Analog Dollars, Digital Pennies, and an Embarrassment of Video Riches

2402594277_770892996f_m.jpgFred Wilson of Union Square ventures had an interesting post titled Trading Analog Dollars For Digital Pennies. He quoted Jeff Zucker, NBC Universal CEO, expressing concern "that we do not end up trading analog dollars for digital pennies." Wilson writes that the change is inevitable and based on marginal costs of content copies. I agree that it is inevitable, but think that the marginal costs are only one issue. Even more important is audience dilution.
Analog and digital, it turns out, are polar opposites. Analog has physical costs which lead to scarcity driven business models. Digital has zero marginal cost (or near zero) which leads to ubiquity driven business models.
That much is certainly true. But there is a second statement that is less accurate:
The ability to watch a TV show or TV clip anytime anyplace is naturally going to lead to a lot more viewers than any individual show can get in the traditional TV viewing approach. The biggest weekly TV shows get around 20mm viewers. YouTubehas over 300mm monthly visitors according to comScore. Hulu is just getting started, but if it ever goes international (and I sure hope it does and soon), then it will eventually reach similar numbers of viewers.
It would seem true that if people could more easily watch a given video on their own schedules, a greater number of them would. But this rests on the assumption that people wouldn't have something else to catch their attention.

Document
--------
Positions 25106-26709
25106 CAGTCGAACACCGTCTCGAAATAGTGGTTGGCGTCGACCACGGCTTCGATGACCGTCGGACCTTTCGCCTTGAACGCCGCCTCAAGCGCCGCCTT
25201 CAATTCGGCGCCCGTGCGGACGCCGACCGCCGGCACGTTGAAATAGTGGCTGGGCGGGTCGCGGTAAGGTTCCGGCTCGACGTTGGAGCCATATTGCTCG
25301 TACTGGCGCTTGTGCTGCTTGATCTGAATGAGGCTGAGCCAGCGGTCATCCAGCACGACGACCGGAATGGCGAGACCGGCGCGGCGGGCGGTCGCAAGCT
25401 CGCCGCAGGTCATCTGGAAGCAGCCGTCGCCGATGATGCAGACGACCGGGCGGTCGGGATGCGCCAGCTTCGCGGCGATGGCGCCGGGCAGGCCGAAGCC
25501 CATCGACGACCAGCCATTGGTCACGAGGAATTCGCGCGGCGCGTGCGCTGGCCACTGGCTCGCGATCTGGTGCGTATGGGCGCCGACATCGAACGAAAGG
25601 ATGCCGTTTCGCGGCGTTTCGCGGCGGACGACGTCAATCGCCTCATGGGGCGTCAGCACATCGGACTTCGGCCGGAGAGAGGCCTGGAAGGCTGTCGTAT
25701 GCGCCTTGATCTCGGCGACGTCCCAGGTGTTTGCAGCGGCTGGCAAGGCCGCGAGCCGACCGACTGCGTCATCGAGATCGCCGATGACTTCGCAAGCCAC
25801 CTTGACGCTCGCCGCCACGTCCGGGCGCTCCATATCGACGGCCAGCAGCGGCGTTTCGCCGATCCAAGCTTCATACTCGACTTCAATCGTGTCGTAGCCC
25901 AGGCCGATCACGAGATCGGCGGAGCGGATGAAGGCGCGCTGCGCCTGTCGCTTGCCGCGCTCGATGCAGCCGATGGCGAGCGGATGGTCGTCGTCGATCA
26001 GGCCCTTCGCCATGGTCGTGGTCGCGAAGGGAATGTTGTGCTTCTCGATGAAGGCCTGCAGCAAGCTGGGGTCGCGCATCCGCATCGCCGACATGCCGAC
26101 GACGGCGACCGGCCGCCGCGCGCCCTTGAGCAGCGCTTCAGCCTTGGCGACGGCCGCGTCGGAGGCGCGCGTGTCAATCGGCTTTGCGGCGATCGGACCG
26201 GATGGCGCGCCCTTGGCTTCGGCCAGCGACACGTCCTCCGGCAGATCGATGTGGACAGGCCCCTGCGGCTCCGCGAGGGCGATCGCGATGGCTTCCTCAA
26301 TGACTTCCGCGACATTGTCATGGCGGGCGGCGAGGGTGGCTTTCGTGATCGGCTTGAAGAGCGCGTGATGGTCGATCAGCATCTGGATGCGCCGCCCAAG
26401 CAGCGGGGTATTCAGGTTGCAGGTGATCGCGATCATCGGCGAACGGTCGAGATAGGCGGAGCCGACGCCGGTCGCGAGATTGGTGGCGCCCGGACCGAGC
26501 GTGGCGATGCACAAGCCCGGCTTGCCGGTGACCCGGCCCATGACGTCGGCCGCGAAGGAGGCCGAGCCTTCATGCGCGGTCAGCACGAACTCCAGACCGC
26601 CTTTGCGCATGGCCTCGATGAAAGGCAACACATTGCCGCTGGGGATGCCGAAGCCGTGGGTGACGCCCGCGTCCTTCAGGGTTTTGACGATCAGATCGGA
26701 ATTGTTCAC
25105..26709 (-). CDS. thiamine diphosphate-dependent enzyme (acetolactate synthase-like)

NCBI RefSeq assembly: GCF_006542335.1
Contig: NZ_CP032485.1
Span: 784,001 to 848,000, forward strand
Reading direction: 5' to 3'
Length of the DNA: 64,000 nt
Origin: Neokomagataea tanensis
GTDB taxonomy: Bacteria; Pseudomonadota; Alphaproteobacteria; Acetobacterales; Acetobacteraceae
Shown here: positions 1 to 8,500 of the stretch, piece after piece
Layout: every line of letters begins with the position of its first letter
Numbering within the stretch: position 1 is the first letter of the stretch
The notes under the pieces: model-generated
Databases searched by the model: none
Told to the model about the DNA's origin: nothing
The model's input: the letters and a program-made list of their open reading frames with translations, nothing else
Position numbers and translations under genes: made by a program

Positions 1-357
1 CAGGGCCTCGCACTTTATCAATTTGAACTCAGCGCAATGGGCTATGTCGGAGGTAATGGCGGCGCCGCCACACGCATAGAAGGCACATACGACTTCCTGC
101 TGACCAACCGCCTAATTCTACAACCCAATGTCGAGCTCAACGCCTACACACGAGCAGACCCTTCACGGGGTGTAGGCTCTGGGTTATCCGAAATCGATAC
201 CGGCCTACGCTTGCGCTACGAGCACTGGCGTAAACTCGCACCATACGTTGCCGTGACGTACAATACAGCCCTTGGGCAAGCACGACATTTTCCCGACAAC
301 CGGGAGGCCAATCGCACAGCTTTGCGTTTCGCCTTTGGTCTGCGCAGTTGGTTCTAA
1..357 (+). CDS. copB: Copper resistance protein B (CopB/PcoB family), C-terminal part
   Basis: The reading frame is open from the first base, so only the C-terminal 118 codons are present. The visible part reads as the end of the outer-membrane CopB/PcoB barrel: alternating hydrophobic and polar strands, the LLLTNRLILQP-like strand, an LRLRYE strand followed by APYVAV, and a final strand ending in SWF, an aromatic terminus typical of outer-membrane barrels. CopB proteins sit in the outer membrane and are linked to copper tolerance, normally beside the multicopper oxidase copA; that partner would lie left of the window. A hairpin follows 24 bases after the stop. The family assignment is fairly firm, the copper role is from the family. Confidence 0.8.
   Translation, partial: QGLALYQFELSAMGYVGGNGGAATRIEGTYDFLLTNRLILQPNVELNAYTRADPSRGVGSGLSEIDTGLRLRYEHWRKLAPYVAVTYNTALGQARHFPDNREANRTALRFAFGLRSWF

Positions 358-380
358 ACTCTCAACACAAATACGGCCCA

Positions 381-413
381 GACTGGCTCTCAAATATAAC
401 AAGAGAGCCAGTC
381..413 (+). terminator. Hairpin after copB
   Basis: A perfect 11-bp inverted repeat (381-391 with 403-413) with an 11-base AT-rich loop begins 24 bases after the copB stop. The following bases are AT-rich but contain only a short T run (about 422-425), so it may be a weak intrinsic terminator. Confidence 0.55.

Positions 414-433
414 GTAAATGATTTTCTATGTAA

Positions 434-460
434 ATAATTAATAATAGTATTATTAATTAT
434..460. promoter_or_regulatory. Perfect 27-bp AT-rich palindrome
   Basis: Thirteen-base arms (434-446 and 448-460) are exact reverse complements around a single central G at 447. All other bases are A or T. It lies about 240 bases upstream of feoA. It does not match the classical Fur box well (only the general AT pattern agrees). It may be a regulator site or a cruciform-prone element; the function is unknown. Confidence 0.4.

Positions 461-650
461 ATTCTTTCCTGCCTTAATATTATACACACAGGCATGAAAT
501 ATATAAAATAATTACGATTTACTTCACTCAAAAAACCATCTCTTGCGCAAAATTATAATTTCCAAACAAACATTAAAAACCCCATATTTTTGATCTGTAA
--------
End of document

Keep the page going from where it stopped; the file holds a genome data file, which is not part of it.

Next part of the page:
The explosion of distribution, combined with dropping costs of production, make the choice of video dizzying in scope. Wilson even acknowledges this by writing, "The fact is there is so much internet inventory, particularly when you count the various social networks cropping up all over the world, that the $20 CPM may be a thing of the past." No longer are people restricted to a set number of channels. They can find almost anything they might want.

Furthermore, Internet-based video does not easily move to a TV set yet, and it is subject to delays and interruptions in transmission that are largely unknown in commercial television. While ubiquitous, it is of significantly lower quality than what people get by tuning to that one time a week when a show is broadcast. If they don't catch the show when it airs, how many will substitute a view on a computer screen? And how many "hit" videos online are longer than, say, ten minutes?

People are not flocking to the web to watch traditional shows broadcast in a digital format. They're considering the range of entertainment available to them, and what it worth their attention online. Of course advertising rates will continue to drop, because the companies that have shows will find fewer people watching them, not more.

Video image via Flickr user timsamoff, CC 2.0.